2.5.2 Sustainable development
Several events in the 1970s and 1980s emphasised the global nature of environmental issues and the links between environment and development, which in turn led to the emergence of the concept of sustainable development. These events included:
- the production of the World Conservation Strategy in 1980 (by the International Union for the Conservation of Nature (IUCN), the World Wide Fund for Nature (WWF) and the United Nations Environment Programme (UNEP);
- the Brandt Commission on North/South relationships, chaired by the former West German Chancellor Willy Brandt, which reported in 1983;
- the World Commission on Environment and Development (WCED), which produced the report ‘Our Common Future’ in 1987 – also known as the Brundtland Commission, after Gro Harlem Brundtland, the then Prime Minister of Norway, who chaired the Commission. The Brundtland definition of sustainable development became particularly well known:
Sustainable development is development that meets the needs of the present without compromising the ability of future generations to meet their own needs.
This definition embraces at least three concepts that can be interpreted differently by different individuals: those of development, needs and intergenerational equity.
There have been many more definitions of sustainable development suggested since 1987. Figure 5 is a diagrammatic representation of one that came from the US National Research Council, Policy Division in 1999 (reproduced in Kates et al., 2005).
The ‘linked by’ section in Figure 5 refers to the different emphases in combining what is to be sustained with what is to be developed ranging from ‘sustain only’ or ‘develop mostly’ to combinations of what is to be sustained and developed using words such as but, and/or.
Activity 7 Concepts associated with sustainable development
List all the concepts included in the definitions of sustainable development given in this section so far, including Figure 5 (by concepts I mean ideas or notions, usually captured by key words or phrases, e.g. ‘development’ or ‘life expectancy’).
The Brundtland definition incorporates the concepts of development, needs and intergenerational equity. The US National Research Council definition includes concepts of nature (earth, biodiversity and ecosystems), life support (ecosystem services, resources and environment), community (cultures, groups and places), people (child survival, life expectancy, education, equity, equal opportunity), economy (wealth, productive sectors, consumption) and society (institutions, social capital, status, regions).
However it is defined, sustainable development is a concept that has been in use since the mid 1980s and is still very much in evidence. Many people have at least partially accepted it, as was shown by the work done before, during and after the United Nations Conference on Environment and Development (UNCED) – the Earth Summit – in Rio de Janeiro in 1992 and the 2002 World Summit on Sustainable Development (WSSD) in Johannesburg. (Both of these initiatives will be discussed later in this section.)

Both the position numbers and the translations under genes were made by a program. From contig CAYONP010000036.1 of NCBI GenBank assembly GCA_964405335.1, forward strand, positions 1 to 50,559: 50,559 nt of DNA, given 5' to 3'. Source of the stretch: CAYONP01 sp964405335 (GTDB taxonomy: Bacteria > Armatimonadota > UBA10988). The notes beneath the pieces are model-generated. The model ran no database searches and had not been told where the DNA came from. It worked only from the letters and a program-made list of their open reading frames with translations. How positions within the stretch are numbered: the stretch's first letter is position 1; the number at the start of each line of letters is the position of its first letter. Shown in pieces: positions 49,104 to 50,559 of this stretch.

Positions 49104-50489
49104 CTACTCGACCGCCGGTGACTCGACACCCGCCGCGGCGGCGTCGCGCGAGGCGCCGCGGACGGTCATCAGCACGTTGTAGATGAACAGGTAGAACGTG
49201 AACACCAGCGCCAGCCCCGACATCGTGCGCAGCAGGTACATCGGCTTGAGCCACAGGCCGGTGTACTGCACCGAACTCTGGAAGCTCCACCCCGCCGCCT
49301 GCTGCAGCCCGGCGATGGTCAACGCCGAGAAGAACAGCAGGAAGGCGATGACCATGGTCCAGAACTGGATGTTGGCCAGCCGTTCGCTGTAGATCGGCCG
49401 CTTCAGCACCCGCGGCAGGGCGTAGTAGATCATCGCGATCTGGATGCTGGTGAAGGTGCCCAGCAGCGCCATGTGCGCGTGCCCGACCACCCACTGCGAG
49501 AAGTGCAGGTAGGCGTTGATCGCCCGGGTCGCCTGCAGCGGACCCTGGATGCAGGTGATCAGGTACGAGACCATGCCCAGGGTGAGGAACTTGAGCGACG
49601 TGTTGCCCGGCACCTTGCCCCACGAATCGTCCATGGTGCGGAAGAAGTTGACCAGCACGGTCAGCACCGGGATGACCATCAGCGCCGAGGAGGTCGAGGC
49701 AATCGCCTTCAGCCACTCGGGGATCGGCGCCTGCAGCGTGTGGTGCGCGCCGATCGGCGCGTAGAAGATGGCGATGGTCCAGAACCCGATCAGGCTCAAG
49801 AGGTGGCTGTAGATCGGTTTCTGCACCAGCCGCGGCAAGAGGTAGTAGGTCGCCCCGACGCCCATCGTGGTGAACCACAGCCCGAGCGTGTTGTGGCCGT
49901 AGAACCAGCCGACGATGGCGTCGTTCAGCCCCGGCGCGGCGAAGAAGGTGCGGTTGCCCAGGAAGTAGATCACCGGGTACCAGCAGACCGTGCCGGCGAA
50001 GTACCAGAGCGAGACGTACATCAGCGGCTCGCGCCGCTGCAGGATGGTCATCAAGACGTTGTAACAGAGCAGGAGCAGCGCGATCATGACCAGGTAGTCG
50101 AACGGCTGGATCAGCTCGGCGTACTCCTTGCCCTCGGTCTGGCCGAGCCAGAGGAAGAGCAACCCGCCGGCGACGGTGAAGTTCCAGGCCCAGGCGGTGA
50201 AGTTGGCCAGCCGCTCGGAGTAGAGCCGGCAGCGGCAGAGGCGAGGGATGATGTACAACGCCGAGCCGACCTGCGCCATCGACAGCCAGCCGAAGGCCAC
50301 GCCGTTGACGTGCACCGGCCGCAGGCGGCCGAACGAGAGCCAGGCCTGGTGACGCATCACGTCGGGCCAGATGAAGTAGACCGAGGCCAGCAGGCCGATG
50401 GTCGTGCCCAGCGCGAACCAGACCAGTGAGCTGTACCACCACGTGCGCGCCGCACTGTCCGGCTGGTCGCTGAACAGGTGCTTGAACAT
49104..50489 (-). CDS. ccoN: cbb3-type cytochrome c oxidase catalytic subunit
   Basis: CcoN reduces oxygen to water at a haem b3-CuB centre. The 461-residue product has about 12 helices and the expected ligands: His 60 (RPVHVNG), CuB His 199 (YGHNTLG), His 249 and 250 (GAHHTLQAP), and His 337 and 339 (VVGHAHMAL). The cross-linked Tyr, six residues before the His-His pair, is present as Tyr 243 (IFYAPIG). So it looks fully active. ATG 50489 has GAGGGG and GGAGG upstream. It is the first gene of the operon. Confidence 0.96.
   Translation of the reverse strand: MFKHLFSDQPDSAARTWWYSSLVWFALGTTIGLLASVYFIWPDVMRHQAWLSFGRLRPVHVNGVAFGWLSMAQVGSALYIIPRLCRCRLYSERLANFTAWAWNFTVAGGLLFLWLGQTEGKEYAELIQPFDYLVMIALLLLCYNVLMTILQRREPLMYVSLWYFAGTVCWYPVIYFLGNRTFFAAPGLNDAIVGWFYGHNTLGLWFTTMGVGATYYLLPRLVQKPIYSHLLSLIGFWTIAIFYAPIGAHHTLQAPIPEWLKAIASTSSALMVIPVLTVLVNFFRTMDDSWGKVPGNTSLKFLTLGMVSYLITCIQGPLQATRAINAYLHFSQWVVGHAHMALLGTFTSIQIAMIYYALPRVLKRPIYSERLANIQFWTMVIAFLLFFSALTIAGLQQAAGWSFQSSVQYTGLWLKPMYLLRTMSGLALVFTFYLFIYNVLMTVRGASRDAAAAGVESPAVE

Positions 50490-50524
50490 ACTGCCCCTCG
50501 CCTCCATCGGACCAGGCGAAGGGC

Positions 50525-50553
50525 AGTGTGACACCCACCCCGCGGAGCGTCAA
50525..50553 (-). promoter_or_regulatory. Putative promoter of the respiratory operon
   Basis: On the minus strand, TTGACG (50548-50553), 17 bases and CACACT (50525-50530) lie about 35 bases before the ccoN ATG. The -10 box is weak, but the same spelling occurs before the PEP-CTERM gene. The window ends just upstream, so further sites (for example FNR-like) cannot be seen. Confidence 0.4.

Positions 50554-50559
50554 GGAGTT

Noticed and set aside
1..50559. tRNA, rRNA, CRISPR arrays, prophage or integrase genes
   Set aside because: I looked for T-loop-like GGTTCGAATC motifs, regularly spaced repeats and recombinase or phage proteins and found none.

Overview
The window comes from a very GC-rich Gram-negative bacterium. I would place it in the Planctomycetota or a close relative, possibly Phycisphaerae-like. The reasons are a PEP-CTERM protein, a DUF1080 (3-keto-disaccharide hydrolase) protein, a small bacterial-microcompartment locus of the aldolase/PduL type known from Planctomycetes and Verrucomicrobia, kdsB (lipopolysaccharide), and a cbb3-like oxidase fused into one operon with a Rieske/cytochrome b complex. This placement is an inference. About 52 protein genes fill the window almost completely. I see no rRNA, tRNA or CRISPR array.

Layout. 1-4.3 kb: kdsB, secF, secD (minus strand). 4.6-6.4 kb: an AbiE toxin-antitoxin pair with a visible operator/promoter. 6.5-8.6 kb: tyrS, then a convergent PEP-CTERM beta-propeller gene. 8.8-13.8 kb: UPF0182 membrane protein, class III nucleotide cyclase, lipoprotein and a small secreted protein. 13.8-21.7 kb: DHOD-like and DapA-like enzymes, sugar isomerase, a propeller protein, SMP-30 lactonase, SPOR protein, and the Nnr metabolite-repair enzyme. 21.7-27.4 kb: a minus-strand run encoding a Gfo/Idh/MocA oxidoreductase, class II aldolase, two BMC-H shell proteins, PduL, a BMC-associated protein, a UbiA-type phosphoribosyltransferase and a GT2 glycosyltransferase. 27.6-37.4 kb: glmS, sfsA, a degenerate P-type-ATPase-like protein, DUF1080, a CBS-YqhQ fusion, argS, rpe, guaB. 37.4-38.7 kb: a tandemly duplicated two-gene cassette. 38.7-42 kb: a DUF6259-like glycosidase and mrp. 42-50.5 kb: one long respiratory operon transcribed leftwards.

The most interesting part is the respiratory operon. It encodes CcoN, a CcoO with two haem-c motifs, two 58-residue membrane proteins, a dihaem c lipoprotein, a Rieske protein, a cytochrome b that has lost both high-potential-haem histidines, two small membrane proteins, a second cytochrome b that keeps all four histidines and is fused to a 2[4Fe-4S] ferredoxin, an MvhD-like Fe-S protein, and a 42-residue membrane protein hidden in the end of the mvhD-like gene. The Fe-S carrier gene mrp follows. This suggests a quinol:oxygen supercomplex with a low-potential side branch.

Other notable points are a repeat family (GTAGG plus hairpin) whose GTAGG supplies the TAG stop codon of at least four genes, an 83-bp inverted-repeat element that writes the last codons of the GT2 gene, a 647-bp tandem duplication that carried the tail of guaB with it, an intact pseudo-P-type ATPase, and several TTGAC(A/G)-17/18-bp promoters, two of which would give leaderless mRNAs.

Does it matter that the concept of sustainable development is open to interpretation? Is it important that people share an understanding of this concept or is it more a question of how people use it? Some people consider sustainable development to be a rather vague ideal with implications we have yet to understand, while others have used it to develop clear plans of action with achievable goals.
Here is one view from Sir Martin Holdgate when he addressed the UK Royal Society of Arts in 1995 in his role as President of the Zoological Society:
My conclusion is that the concept of ‘sustainable development’ is less novel than has often been made out. It is, in fact, a synonym for ‘rational development’, because it is a process of making the best practicable use of natural resources for the welfare of people. Its goal must include economic advancement, and there seems no fundamental reason why market economic systems cannot be adapted to generate sound growth while conserving our environment. But the goal of sustainable development is to deliver quality of life, and here we must pause. For there are indefinable qualities in the world that are not easily susceptible to economic valuation, and can easily be swept aside by the tide of expediency. Yet the richness and beauty of nature and the wonder of great landscapes can fill the dullest mind with awe. The development process must value these things, too, and it will indeed be a test of success if a century from now a stable world human population enjoys a quality of life far better than today’ s average, in a world with something near today’ s diversity of plant and animal species. It can be done. It will not be easy. The slower we are in adapting the more costly and difficult it will be.
Here is another view from Wendy Harcourt from her book Feminist Perspectives on Sustainable Development:
Development = economic growth is at the centre of development discourse. Even though many commentators point out that development is far more than economic growth but extends to social, political, cultural, environmental and gender concerns, economic growth remains firmly entrenched as the stated goal of development from which modern critiques of development begin.
Over the last few years, this approach to development had been criticised and challenged by a number of development economists interested in revising economic theory and methodology to include environmental considerations. They have been joined by development professionals concerned that poverty alleviation and the basic needs approach of development programmes are not bringing about the hoped-for end to mass poverty and environmental deterioration. Women working in development are also part of this debate in their argument that the fundamental gender bias of development thinking and practice prevents gender equity and ignores women’ s contribution to the economy and their role in the management of the environment. And radicals in both industrialised and developing countries enter into the debate questioning the whole modernisation process and Western knowledge systems on which development is based.